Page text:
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I'm struggling with my payment. Can I refinance?

I'm having trouble making payments and I need to refinance our home. We have an interest-only loan on $122,400. We have no assets for closing fees. Also I'm not sure of the current value of the house giving the drop in the market. I can't afford anything more than a $700/month pmt because I also pay almost $200 in escrow. We need help. We have great credit if that helps.

A: Without knowing if you have any equity in the home, or the interest rate you are currently at, it's hard to know if you can or cannot refinance using traditional means. It's also not clear if the $700 per month you cite does or does not include your escrow payment. If it _doesn't_, the good news is that your $700 per month will allow you an interest rate up to about 5.5%, and rates are pretty well below that today.

If you mean that you only have $500 per month for principal and interest payments, you still _might_ be able to refinance with a new fully-amortizing ARM. There are some 5/1 ARMs in the market with interest rates as low as 2.5% for the next five years, and you might be able to buy yourself some fiscal breathing room for a while.

However, if you are having serious trouble, you might consider talking to your mortgage lender about a loan modification. The HAMP program is intended for hardship cases and you might be eligible for a reduced interest rate as low as 2% for the next five years, followed by a gradual step up back to about 5%. To see if you are eligible, visit http://www.makinghomeaffordable.gov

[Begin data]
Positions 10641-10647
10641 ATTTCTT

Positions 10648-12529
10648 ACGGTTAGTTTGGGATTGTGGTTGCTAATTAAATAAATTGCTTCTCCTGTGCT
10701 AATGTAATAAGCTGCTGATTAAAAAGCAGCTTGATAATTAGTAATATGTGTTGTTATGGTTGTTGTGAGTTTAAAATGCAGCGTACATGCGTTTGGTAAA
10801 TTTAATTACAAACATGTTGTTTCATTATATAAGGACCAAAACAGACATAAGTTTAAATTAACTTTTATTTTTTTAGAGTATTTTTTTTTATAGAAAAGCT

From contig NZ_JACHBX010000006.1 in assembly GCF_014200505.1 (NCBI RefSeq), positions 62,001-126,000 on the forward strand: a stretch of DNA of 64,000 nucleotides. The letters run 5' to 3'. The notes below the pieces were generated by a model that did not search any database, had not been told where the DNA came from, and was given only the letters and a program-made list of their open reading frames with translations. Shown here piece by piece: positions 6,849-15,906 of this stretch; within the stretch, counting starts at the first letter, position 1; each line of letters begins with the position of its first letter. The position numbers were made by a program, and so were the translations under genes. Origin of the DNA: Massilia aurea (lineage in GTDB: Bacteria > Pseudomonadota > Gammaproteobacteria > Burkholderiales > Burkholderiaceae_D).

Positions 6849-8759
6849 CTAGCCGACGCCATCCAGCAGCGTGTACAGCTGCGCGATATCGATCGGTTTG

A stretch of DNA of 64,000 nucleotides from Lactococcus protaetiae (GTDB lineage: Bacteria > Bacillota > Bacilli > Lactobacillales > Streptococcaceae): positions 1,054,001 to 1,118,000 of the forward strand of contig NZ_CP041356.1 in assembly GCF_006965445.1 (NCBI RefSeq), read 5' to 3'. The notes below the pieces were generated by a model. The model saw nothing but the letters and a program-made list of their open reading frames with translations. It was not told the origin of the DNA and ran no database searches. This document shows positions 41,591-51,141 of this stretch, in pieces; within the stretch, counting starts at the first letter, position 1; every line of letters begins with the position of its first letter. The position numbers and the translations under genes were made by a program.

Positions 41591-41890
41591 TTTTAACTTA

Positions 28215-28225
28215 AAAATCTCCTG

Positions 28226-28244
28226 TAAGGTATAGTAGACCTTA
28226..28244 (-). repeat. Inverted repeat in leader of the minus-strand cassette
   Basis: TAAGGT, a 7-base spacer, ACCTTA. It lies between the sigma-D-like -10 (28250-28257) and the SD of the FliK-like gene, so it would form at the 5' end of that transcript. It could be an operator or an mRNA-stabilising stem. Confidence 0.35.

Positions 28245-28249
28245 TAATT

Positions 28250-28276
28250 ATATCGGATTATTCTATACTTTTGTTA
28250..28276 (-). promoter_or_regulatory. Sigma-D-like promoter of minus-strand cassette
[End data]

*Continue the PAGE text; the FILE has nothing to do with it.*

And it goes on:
More help from HSH.com

  • When refinancing at a higher rate makes sense

    Trade your old mortgage for a new, higher-rate version? There are times when it actually makes sense.
  • Should I pay off a mortgage early?

    By making extra principal payments or refinancing your mortgage, you could pay a lot less interest and free yourself from your mortgage ahead of schedule. Here are the pros and cons of retiring your mortgage early.
  • Are ten-year fixed-rate mortgages (FRM) available anywhere?

    Sure! Virtually all lenders who sell product to Fannie Mae or Freddie Mac will be able to offer you mortgage with a 10-year term. However, interest rates are usually the same as the lender's 15-year offerings.

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